Friday, September 16, 2016

Book review: The Miniaturst - Jessie Burton

The Miniaturist by [Burton, Jessie]

Title: The Miniaturist

Author: Jessie Burton


Genre: Mystery

Ranking: 8.0 out of 10.0

Buy: Yes

Borrow: Yes

Amazon link:

Summary: One day in 1686, 18-year-old Petronella (Nella) Oortman arrives at a grand house in the wealthiest part of Amsterdam. She has come from the country to begin life as the new wife of successful merchant Johannes Brandt, but instead she is met by his severe sister, Marin. Later Johannes appears and presents her with an extraordinary wedding gift: a cabinet-sized replica of their home. It is to be furnished by an elusive miniaturist, whose tiny creations mirror their real-life counterparts in unexpected ways sometimes foretelling things to come.

Nella is at first mystified by the closed world of the Brandt household, but as she uncovers its secrets she realizes the dangers that await them. It s a story of love and betrayal, of expectations and disappointments. But eventually Nella survives and, we hope, thrives.
Main review: 

In late 1686, provincial 18-year-old Petronella (Nella) Oortman arrives in Amsterdam, the new bride of wealthy merchant Johannes Brandt. Greeted by his frosty sister Marin, it’s not the best of starts, and it gets progressively stranger as Nella’s husband avoids consummating their marriage and presents her instead with an extraordinary wedding gift – a miniature replica of their own home - which he invites Nella to fill with miniature furniture at his expense.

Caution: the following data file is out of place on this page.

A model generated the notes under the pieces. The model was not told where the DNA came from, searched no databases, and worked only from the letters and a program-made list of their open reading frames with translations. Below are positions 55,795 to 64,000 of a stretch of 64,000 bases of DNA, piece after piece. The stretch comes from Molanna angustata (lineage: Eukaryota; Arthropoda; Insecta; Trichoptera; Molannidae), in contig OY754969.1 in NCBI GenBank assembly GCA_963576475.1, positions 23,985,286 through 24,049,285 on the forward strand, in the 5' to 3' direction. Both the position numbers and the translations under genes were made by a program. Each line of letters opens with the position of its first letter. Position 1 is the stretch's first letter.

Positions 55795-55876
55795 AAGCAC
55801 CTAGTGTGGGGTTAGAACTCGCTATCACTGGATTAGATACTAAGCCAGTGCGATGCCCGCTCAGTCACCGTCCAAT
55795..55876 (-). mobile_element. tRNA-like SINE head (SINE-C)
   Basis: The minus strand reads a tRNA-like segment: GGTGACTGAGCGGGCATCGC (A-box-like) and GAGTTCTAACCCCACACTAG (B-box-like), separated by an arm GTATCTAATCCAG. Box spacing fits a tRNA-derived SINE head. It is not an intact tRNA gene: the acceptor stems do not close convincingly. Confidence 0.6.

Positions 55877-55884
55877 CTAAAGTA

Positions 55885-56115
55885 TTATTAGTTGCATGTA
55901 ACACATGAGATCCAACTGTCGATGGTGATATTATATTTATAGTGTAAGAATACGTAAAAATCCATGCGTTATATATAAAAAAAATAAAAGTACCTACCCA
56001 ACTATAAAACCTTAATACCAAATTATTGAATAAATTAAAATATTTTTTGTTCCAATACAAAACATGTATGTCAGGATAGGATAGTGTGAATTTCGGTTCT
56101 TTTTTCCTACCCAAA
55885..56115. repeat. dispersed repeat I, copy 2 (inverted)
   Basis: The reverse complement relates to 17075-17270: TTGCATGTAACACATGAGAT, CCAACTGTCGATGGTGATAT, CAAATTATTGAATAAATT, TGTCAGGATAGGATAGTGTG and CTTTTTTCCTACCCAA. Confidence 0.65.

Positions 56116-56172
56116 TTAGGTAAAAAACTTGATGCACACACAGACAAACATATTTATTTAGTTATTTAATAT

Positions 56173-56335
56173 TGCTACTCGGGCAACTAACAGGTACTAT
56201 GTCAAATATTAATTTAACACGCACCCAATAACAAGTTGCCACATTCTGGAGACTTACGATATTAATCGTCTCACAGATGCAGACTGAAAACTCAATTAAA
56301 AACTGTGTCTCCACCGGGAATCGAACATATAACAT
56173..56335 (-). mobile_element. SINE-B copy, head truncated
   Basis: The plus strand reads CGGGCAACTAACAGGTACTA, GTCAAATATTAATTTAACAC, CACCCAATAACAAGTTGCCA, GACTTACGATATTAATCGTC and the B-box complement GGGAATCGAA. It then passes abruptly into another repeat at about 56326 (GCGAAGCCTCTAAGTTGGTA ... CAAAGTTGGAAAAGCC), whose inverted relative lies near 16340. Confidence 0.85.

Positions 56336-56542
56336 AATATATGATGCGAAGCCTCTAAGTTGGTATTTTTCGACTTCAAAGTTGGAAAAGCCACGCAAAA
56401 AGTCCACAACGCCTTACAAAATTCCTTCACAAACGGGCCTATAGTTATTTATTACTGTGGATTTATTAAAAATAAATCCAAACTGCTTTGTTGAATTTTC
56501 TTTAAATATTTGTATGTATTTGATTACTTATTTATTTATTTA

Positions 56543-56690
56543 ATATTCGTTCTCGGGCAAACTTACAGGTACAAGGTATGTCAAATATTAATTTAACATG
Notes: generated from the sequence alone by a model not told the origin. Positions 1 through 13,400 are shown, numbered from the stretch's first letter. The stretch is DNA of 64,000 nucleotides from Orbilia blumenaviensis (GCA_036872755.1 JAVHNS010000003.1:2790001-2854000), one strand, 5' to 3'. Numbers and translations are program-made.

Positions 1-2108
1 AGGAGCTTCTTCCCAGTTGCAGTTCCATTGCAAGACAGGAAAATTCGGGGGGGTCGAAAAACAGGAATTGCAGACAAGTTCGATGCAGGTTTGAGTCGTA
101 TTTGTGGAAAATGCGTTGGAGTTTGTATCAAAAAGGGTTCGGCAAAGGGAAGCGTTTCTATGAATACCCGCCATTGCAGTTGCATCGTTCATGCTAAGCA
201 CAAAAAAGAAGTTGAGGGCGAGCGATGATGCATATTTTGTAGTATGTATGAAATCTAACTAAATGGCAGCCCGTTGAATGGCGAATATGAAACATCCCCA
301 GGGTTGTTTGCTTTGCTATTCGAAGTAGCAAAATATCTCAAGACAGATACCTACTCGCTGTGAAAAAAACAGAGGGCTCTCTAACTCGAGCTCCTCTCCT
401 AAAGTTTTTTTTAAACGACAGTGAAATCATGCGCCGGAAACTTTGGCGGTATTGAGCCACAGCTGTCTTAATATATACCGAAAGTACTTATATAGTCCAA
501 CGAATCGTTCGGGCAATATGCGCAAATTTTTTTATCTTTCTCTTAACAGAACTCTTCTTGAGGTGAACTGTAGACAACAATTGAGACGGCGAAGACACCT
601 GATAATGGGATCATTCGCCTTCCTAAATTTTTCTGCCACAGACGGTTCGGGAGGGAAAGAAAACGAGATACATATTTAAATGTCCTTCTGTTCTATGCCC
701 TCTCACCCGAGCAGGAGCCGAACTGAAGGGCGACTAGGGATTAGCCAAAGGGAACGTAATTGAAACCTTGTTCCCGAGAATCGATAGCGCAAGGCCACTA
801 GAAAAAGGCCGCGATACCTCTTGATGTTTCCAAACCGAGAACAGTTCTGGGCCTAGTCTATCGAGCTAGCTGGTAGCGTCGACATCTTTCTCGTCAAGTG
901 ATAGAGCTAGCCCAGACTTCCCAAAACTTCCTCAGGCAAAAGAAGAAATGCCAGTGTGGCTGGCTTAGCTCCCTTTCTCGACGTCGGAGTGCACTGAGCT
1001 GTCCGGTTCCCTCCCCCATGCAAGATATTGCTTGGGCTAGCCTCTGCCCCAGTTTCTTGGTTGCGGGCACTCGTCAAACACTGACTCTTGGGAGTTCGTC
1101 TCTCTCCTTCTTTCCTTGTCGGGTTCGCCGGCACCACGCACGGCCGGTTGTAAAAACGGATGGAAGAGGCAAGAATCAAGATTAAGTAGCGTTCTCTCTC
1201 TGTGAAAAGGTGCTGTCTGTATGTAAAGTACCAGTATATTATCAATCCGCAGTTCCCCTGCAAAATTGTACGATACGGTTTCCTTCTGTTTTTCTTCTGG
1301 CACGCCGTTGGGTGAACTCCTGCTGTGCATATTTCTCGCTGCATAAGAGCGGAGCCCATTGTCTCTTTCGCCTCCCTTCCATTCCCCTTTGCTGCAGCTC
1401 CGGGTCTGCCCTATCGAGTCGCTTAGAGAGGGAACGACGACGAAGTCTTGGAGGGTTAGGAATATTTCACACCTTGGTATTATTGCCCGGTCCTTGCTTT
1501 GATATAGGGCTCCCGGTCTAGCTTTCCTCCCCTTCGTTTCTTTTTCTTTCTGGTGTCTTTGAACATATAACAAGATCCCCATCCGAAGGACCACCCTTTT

Dolls’ houses are wonderfully creepy, atmospheric curiosities, and Nella’s particularly so. Humiliated, she applies to a miniaturist to furnish it. And the parcels start arriving: exquisite Lilliputian items that somehow mimic, foretell and comment upon the events unfolding in the house. Nella becomes increasingly obsessed with the cryptic almost-presence of the miniaturist, uncertain if she is prophet, guide or spy.
Thanks to its Calvinist burgomasters, the people of Amsterdam eat their sugar in secret, and are forbidden to own dolls or any other replicas of the human form. Not exactly a fun place for a marzipan lover with a cabinet house in need of tiny new inhabitants.
What follows for Nella is a series of puzzles. How does the miniaturist she commissions know so much about her and the other members of the Brandt household? And what are the secrets that Johannes and Marin are trying to hide? 
Nella, it soon becomes apparent, has a boldness more of a 21st-century teenager than a 17th-century one: outspoken, determined, and proactive. 
The Miniaturist has a singular and vivid setting, and it should capture your attention. There are several strands, some concerning the major characters and others minor ones such as Cornelia, the maid, or Otto, the former black slave, or Jack, the delivery boy; not forgetting Agnes and Frans Meermans, Johannes' business partners and eventually his nemesis; and one that joins the two sets together.
Further reading suggestion: The Muse -

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